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Campground shares old-fashioned recipes

Good food is timeless in its appeal and synonymous with good times. White Oak Campground has revived old-fashioned family dinners with a new cookbook titled A Taste of Tradition.

The hardcover book is made up of almost 280 family recipes contributed by tenters and campers of White Oak Campground.

"It's a step back in time attending campmeeting," said John Stewart, fund raising chairman of the White Oak Campground Board of Trustees.

"In order to carry on traditions, we try to pull out the things we used to do long years ago so our children and visitors can experience that."

Those experiences include multiple daily worship services in an open-air tabernacle, walking barefoot in the sand, swimming and family dinners. These days, the "tents" have been modernized compared to when White Oak campmeeting started almost 140 years ago.

Esther Wood, who is 101, tells of childhood memories of her father bringing all the cooking necessities -- an old wood range, pots and pans, home-grown vegetables, fruits, the chicken coop full of fryers and the cow for milk -- to feed the family of nine every year during campmeeting.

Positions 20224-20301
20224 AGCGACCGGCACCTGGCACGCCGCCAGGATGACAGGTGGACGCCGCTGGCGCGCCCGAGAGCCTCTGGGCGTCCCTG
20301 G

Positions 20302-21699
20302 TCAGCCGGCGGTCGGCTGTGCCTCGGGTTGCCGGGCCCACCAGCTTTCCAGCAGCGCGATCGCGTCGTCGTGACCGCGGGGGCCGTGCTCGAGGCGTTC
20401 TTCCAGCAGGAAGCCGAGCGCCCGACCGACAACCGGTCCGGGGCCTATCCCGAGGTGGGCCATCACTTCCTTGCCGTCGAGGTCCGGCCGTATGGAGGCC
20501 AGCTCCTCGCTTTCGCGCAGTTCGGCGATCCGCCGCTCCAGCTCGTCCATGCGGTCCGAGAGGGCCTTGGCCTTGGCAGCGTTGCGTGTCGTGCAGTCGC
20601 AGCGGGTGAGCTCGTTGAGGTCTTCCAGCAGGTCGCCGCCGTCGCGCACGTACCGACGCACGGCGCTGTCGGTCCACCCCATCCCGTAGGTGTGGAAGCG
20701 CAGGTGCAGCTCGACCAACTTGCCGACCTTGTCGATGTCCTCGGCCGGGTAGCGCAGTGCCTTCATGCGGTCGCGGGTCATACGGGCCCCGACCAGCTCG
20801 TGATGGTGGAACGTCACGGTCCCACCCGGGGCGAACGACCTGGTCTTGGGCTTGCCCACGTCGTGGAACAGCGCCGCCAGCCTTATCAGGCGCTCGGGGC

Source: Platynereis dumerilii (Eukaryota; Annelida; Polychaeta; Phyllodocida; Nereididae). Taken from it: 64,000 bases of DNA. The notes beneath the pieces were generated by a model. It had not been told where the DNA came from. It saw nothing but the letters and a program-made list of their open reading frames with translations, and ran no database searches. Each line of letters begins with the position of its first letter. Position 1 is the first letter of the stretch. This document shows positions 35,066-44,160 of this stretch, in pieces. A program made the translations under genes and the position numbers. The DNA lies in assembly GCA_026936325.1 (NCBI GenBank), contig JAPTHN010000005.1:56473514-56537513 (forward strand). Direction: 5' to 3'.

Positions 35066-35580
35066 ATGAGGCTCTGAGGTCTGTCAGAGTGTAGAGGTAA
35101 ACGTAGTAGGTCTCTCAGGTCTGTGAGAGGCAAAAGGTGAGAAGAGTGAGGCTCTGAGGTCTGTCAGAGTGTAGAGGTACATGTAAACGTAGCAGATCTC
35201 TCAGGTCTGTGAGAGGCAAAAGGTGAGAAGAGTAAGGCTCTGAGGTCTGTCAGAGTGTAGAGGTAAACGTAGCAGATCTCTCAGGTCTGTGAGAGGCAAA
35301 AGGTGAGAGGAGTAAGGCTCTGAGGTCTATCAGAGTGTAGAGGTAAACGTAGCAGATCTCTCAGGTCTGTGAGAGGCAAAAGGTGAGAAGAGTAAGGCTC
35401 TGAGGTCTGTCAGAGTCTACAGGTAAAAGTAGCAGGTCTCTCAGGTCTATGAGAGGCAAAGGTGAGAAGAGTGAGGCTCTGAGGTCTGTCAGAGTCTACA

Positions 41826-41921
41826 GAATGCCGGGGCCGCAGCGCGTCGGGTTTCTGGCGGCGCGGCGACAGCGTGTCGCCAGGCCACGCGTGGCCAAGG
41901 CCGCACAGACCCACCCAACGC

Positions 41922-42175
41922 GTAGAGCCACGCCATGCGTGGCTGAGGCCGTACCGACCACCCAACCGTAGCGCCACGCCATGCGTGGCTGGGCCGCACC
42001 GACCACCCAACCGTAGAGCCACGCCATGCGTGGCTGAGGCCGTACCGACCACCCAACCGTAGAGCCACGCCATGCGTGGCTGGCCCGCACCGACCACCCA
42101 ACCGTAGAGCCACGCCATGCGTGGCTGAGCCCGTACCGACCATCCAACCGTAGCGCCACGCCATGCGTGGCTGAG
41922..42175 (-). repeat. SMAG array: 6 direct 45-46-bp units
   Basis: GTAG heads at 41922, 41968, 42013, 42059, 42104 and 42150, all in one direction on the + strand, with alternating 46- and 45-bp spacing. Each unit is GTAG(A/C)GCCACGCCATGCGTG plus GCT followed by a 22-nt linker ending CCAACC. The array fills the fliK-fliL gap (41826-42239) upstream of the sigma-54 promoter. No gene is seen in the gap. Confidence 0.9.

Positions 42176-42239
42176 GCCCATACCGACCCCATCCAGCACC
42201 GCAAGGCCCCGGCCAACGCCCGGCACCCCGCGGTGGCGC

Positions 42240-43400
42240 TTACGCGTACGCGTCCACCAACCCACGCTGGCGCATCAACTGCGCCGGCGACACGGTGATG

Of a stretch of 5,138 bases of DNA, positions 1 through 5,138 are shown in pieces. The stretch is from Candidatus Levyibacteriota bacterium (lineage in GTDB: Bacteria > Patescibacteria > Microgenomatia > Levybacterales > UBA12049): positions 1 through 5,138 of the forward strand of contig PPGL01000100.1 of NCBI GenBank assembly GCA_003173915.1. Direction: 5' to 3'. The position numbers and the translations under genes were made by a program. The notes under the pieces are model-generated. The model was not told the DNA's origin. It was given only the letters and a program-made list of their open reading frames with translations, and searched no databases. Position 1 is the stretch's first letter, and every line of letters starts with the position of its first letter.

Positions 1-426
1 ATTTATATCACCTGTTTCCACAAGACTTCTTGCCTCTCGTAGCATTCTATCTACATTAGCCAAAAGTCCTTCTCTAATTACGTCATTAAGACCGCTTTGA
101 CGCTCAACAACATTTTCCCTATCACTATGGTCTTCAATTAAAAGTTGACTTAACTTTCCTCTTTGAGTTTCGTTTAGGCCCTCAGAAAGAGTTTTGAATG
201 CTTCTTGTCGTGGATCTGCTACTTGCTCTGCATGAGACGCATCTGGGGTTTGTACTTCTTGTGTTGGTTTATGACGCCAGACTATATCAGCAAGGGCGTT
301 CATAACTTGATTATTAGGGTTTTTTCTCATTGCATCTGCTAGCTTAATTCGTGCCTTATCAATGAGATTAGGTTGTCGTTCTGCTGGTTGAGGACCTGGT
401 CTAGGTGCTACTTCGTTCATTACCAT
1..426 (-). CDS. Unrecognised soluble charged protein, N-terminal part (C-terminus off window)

"Everything in the world tastes better over there," said Mrs. Wood, who contributed some recipes for the cookbook.

"We used to say even a piece of shoe leather with salt and pepper and butter on it would taste good at campmeeting."

Each recipe book cost $10. Mr. Stewart said proceeds will be used to maintain the tabernacle, which was built in 1872.

"You always need to raise money to support a facility of that nature," he said.

Although White Oak published another cookbook almost 20 years ago, this book consists of all new recipes, according to Mr. Stewart.

The cookbook will be available at the White Oak Campground booth at the Oliver Hardy Festival in Harlem on Saturday, Oct. 2, and at the campground during fall campmeeting the weekend of Oct. 8-10.

Copies may be ordered by mailing a check payable to White Oak Campground to John Stewart, P.O. Box 373, Evans, GA 30809.

A postage and handling fee of $2.50 must be added to mail order copies. Free delivery of books is available to residents in Thomson and Evans by calling 706-550-3297.



Web posted on Thursday, September 16, 2010













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